8 Tips And Tricks On How To Make An Essay Longer

Essay writing is a tough business and after “deadline: Monday”, we reckon “word count” are likely the two of the most haunting words for any student at university.

Homes for Students is all about making your life easier, so we’ve done the hard work for you by researching eight ways to make that essay big, well…long, bold, and beautiful.

The best part? You can write a boss essay all from the comfort of your own student accommodation with spacious study desks and study areas – hurrah!

1. Read, read, and then read again.

read again

Our top tip, and often the only difference between a good essay and a great essay, is how many times it has been re-read.

Picture this: you’ve finished your work and rushing to hand it in as quickly as possible. You don’t read it, but manically try and upload your essay to meet your deadline…

But STOP! Please, we implore you: ALWAYS make time to proofread your paper. A simple proof ensures you don’t lose easy marks for misspelt source names or having a missing comma that can totally change your argument.

After you’ve read it on screen, make sure you print it and read your essay on paper. We guarantee you will be shocked at how many errors you notice after you’ve printed a hard copy.

Another great tip for checking for spelling and grammar is to read your paper from the end to the beginning line by line. Taking each sentence out of context in this manner means you focus on its content. This way, you’re also less likely to skim over words and potential errors.

The better you know your essay, the easier it is to find places to add those vital extra words.

2. Quotations

quotations essay writing

Any properly researched paper will include quotations so you’ll be very familiar with the concept already.

A quotation is a useful way of adding valuable extra words whilst also helping support your argument by highlighting other clever people that think just like you!

Be careful though- try not to overuse quotations in an essay because there is a fine line between a well-sourced and evidenced paper versus a collection of other people’s thoughts.  Make sure you leave some room for your own ideas as well.

One last thing, always make sure your quotations are correctly sourced and referenced.

3. Paraphrasing


Along with quotations, paraphrasing is your best friend for extending your word count and supporting your arguments.

By paraphrasing quotations and other source material, whilst also referencing the original source, you’re demonstrating an in-depth understanding of the topic.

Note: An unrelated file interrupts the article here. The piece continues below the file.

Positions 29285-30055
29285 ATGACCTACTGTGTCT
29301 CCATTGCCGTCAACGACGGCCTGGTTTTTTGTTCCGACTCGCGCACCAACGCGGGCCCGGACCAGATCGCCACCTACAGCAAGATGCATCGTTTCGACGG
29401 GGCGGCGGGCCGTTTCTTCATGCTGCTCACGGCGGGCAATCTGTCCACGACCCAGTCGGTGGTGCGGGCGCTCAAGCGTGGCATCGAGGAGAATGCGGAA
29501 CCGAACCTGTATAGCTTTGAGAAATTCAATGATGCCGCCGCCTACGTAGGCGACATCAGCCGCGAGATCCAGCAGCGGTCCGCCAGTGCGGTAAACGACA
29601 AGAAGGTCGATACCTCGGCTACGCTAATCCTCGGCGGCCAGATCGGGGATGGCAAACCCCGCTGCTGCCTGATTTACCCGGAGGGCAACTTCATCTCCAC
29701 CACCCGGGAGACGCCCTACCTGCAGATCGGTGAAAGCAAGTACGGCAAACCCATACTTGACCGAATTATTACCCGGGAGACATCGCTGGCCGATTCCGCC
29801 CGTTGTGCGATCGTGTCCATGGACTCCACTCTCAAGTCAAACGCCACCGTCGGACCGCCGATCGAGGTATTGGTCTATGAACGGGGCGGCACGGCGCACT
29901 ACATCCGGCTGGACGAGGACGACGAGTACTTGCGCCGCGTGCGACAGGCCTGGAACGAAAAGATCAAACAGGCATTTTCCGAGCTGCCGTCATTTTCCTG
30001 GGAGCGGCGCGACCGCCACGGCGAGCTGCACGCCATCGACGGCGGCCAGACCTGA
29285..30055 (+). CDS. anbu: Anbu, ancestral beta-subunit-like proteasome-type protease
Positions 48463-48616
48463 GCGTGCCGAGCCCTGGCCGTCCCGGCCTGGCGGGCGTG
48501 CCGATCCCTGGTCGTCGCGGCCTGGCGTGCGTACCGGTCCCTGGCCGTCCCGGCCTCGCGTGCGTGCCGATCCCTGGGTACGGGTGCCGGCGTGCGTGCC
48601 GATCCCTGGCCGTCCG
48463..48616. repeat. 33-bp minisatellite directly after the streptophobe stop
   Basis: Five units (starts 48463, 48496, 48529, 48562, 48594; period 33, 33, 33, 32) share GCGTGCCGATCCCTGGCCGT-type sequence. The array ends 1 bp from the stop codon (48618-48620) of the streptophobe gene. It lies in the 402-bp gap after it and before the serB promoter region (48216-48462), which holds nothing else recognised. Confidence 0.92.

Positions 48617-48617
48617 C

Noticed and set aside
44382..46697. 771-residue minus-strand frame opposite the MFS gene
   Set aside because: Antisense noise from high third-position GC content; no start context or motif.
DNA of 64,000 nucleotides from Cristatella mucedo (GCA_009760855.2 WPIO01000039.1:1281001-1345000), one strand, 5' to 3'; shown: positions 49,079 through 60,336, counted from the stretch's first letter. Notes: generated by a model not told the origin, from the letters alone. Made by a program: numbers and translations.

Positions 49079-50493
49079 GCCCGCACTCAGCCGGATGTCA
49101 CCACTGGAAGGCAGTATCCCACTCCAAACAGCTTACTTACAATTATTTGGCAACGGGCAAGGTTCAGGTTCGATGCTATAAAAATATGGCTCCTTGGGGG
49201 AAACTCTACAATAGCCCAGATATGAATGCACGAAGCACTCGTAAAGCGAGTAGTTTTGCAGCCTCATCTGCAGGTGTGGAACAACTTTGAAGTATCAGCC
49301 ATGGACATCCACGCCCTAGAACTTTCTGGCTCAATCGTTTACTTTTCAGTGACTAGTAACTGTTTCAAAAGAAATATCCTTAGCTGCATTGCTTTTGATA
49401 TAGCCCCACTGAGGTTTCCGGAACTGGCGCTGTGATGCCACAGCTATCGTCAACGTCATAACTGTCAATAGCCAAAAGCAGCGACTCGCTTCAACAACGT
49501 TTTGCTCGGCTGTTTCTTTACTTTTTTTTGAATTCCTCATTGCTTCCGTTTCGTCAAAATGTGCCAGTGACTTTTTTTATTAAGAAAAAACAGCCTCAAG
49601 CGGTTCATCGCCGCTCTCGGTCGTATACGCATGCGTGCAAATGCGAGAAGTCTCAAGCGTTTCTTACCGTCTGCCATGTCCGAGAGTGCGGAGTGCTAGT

4. Review your Introduction

review your introduction

Once you’ve finished your essay, we know the last thing you want to do is go right back to the beginning.

Having said this, the importance of your introduction cannot be ignored. It needs to set out your overarching theories and points of view that are going to be discussed in the paper along with the structure your essay will follow.

It is common for theories to change whilst writing so once you’ve finished, always re-visit your introduction to make sure it reflects the final content.

It should always link with your conclusion and ideally, your introduction will forecast the questions that are then neatly answered at the end of the essay.

Most importantly, your introduction is the first impression your readers get, and just like in real life, a slick first meeting can help you leave a lasting impression.

5. Remember the purpose of the conclusion

essay writing

Much like your introduction, the conclusion is a key opportunity to make a lasting impact on your reader.

As the hypothesis is the key idea within your essay, you should always begin your conclusion by reiterating your hypothesis from your introduction.

Reiterating the question in a concise manner reminds your reader what the purpose of the essay was.

Your conclusion should also include the key supporting arguments raised within the body of the essay.

If you’re having trouble identifying these, read back through each section and try to summarise what each paragraph is attempting to state.

You should always remember that the purpose of your conclusion is not just to summarise what came before, it’s also to pull all the strands of your argument together in one cohesive final closing argument.

6. Remove contractions

remove contractions

This is a general rule for all formal writing not just essays- always avoid using contractions when writing your academic papers unless quoting someone.

Using “we’ve found” instead of “we have found” will mean your essay sounds colloquial and will undermine the otherwise amazing content.

7. Headings


If you are able to include headings – DO IT! These wondrous words have multiple benefits.

Well thought-out headings can make the information within your essay easier to organise as well as provide structure whilst writing.

These are also super easy additional words for those of you floating in and around your word count. Headings can also be beneficial for your reader as they show them the formal layout of your essay.

8. Do the reading and make a plan

essay writing do the reading and write a plan

Sorry to break it to you, but essay writing requires reading and there’s no life hack for this!

Before you consider starting, you must have a plan for what you think it’s going to look like.

Ultimately, the only way to do this properly is to do the reading. A starting point is to check the footnotes and the references of the studies that match your subject area, as these will help you find further articles and material.

Once you’ve got the material, narrow down the key arguments and establish a thesis with a proper argument.

Essay writing is a part of uni life so make the most of them. They give you the opportunity to show off how much you know and your passion for the topic, so don’t approach them with too much negativity!

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